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John Meads 2018
"Ring Out Wild Bells"
(Alfred Lord Tennyson)
(But Not Too Loud)
The bells and ringers
An earlier photograph of the Burton Latimer bells and
bell-ringers when the bells were re-hung in the 1920s


Northamptonshire Evening Telegraph 6 May 1939


Considerable interest attaches to the Parochial Church Council of Burton Latimer Parish Church this week to buy leather “dampers” to fit on the church bells to reduce the sound when they are rung. For some time inconvenience has been caused to residents living near the church by the ringing of the bells, not so much on Sunday but on days when the bell-ringers practise sustained peals. Burton Latimer has an exceptionally good peal of bells and ringers from other parishes also often visit the church to ring. Mrs. L. N. Loake, of the Manor House, Burton Latimer, whose house is immediately adjoining the church tower, (see below) told the “Evening Telegraph” that the bell ringing on a weekday, when a peal was being rung, was enough to “drive one mad.”

“Monday night,” she said “is the bell-ringers’ practice night and we always go out on that night to the’ pictures’ or to the house of a friend. When the bells are being rung even with the windows shut you cannot listen to the wireless.” Mrs. Loake added that the bell-ringers always notified her when there was to be ringing on any other night and she would then arrange to be out that night as well. Another resident in Church-street told the “Evening Telegraph” that the bells woke up her little boy. “He goes to bed early,” she said, “and sometimes if the wind is bringing the sound in our direction the bells wake him up. If they do he never goes to sleep again until they have finished ringing.”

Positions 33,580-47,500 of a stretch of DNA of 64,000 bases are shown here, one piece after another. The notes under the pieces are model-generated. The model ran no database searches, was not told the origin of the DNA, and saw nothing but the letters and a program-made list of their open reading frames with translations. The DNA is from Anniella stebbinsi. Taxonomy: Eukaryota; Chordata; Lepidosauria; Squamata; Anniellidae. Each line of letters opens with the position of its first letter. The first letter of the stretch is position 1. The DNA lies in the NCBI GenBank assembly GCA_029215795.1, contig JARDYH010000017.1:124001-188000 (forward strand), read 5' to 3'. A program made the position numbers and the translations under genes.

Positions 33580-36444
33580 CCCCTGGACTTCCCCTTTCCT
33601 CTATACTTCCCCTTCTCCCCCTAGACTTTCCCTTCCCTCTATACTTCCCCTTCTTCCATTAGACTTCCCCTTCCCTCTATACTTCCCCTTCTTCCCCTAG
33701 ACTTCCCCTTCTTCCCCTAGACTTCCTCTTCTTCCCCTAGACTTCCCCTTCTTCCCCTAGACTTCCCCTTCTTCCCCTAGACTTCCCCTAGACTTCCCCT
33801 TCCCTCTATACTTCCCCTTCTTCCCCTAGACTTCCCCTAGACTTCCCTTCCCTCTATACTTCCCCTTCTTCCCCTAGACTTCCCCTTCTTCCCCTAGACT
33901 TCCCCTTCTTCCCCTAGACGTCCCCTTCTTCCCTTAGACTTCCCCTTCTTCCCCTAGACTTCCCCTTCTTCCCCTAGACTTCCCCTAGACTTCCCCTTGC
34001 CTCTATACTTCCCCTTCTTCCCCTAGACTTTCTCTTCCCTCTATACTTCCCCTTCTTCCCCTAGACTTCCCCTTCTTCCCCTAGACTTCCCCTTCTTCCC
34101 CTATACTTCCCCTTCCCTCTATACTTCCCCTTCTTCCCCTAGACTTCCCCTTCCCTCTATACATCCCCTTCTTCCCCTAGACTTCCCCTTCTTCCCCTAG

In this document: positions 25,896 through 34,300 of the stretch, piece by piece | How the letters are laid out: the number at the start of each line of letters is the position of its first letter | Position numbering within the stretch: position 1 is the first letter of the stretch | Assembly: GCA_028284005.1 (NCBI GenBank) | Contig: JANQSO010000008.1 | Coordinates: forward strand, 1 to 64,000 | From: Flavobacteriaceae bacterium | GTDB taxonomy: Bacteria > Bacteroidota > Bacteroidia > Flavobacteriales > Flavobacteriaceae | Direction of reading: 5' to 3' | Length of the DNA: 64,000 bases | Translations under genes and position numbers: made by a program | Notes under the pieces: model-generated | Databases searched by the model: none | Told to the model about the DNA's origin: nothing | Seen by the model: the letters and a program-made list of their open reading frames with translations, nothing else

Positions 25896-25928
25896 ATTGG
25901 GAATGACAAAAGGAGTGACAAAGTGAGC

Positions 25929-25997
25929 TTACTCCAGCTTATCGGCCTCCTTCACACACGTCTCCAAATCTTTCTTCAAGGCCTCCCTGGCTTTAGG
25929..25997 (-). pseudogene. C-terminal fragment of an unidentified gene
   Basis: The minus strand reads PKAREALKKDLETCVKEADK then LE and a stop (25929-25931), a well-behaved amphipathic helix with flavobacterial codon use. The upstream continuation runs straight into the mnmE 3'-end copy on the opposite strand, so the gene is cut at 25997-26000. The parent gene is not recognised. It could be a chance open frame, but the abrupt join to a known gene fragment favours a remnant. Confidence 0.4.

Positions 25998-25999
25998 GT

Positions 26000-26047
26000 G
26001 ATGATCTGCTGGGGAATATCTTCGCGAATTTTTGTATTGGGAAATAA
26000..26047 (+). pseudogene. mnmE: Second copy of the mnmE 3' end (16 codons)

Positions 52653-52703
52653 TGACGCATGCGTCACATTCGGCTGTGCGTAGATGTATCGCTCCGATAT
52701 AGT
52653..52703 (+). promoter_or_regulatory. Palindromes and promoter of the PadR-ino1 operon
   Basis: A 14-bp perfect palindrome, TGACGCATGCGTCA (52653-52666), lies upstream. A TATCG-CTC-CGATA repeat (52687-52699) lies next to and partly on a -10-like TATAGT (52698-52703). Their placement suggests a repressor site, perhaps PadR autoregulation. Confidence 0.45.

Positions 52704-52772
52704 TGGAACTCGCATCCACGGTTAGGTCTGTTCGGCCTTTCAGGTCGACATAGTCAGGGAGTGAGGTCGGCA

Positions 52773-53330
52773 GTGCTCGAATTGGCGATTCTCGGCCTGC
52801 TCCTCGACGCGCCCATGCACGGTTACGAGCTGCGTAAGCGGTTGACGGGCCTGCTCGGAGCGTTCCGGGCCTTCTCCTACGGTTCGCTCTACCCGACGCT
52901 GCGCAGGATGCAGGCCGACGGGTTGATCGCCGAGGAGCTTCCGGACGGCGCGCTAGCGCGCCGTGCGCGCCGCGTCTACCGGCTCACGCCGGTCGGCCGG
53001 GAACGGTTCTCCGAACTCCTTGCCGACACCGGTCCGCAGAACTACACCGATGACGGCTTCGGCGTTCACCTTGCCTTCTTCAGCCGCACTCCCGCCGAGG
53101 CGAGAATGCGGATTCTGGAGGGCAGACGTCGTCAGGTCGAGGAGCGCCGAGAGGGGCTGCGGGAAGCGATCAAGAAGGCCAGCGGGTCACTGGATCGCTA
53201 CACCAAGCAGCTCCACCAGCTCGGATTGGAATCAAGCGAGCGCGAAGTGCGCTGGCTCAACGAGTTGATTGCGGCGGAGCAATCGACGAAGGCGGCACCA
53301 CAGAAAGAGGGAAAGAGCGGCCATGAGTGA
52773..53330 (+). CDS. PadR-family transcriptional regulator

Mr. C.E. Lansom, secretary of the Parochial Church Council, told the “Evening Telegraph” that the church authorities appreciated the difficulty and tried to help people by letting them know when the bells were to be rung. “on the other hand,” he said, “no-one wants to rob the bell-ringers of their pleasure.” Burton Latimer Church has a very fine set of bells, which is probably one of the best in the district and is, therefore, in considerable demand among local ringers. . Earlier this year, the belfry windows were bricked up, partly in response to the sound of the bells and partly to keep birds out of the tower, but this alteration does not seem to have had much effect so far on the volume of sound is concerned.


A similar difficulty regarding the ringing of church bells has arisen at Corby, where shift workers have complained that they could not sleep because of the sound. The new dampers which have been ordered for Burton Church are made of leather and fit over the clapper of the bell. They will be the first of their kind, it is thought, to be used in this district, and the result when they arrive will be awaited with interest.

The Manor House and church
This early 1970s aerial photograph shows the proximity of the
Manor House (bottom left) to the church tower

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